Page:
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Federal report highlights need for emergency funding in Ohio to combat heroin, opioids

Congressional committee calls Ohio "the face of the nation's opioid epidemic
October 12, 2016
Democratic Newsroom

State Rep. Greta Johnson (D-Akron) today responded to the release of the Congressional report “Dying waiting for treatment” calling Ohio “the face of the nation’s opioid epidemic.” Issued Monday by Senate Committee on Finance staff, the report released highlighted the need for additional federal funding to support policies recently passed in the Comprehensive Addiction and Recovery Act of 2016 (CARA) for the treatment of opioid addiction.

“Sadly, this report highlights what our courts, treatment providers, law enforcement agencies, public health officials and some elected officials in our state already know: Ohio is the poster-child for the lack of mental healthcare and treatment for those struggling with opioid and heroin addiction,” said Johnson. “But we don’t need another report or more startling statistics to validate what first responders and family members are dealing with on the front lines every day. We need action from state leaders, and that includes treating opioid and heroin addiction like the statewide emergency that it is and releasing emergency funding until we can get back to work at the Statehouse in a unified and strategic way.”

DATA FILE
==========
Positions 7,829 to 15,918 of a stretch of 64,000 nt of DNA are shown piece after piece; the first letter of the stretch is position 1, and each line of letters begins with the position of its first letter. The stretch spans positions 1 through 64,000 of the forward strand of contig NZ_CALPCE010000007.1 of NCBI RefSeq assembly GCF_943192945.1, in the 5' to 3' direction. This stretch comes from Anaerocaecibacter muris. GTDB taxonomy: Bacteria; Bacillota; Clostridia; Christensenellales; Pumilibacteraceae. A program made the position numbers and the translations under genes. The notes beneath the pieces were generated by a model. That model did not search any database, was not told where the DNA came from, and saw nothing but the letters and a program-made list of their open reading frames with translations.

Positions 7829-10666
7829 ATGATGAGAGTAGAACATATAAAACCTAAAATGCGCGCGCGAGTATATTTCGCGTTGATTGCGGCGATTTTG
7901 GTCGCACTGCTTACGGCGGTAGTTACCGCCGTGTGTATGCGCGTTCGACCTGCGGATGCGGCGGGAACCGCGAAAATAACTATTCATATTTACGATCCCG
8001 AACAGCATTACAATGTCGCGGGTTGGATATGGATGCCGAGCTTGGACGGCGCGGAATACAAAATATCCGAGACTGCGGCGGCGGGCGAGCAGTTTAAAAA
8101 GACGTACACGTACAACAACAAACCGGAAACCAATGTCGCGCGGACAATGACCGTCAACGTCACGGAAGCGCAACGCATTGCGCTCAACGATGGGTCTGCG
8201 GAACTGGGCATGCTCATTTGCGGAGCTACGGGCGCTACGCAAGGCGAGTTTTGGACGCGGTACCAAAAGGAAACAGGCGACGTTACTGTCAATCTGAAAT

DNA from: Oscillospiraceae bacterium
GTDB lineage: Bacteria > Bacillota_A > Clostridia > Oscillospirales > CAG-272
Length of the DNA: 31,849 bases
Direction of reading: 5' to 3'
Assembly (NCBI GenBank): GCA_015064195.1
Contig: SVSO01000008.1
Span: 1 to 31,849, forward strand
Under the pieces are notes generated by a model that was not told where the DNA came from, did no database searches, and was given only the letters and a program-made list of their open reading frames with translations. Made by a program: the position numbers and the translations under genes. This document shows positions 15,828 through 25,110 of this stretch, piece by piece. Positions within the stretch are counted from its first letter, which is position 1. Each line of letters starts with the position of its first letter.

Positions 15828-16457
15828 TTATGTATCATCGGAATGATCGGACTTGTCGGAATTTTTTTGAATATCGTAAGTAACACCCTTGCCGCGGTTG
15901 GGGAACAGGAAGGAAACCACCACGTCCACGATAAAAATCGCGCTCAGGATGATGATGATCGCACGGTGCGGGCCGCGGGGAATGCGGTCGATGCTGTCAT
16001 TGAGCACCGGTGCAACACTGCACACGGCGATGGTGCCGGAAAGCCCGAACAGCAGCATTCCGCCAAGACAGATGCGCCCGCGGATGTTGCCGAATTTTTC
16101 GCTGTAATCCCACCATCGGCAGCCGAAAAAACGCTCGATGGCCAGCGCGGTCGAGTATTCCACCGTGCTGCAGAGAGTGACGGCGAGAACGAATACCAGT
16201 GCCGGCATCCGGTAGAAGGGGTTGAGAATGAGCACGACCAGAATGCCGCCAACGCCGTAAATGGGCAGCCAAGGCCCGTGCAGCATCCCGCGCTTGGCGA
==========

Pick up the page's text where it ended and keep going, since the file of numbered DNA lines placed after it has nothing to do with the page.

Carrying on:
The Congressional report notes the state actions taken thus far to address the opioid epidemic, including the Governor’s Cabinet Opiate Action Team (GCOAT), but concludes: “with the mortality rate…totaling 2,774 opioid-related deaths in 2014 alone, it is unlikely these steps will be enough.”

In September, Johnson and House Democratic lawmakers called on Gov. John Kasich to declare the opioid epidemic a statewide emergency and increase funding for fighting the crisis. Democratic House and Senate members also highlighted additional legislative options to address the crisis, including the passage of Senate Bill 319, the opioid and heroin omnibus legislation that has been lingering in the legislature since late May.

“Not only should we be focused on allocating the necessary state resources and capital toward fighting the epidemic as soon as possible, but we also need to push for Congress to fulfill the promises laid out in CARA,” Johnson continued. “Ohioans are losing loved ones to the opioid crisis every day and we cannot leave any dollars on the table over political disagreements.”

According to the report, Ohio would be eligible for $45 million additional dollars if Congress were to fund the White House’s full request for $920 million over two years toward access to treatment in the states.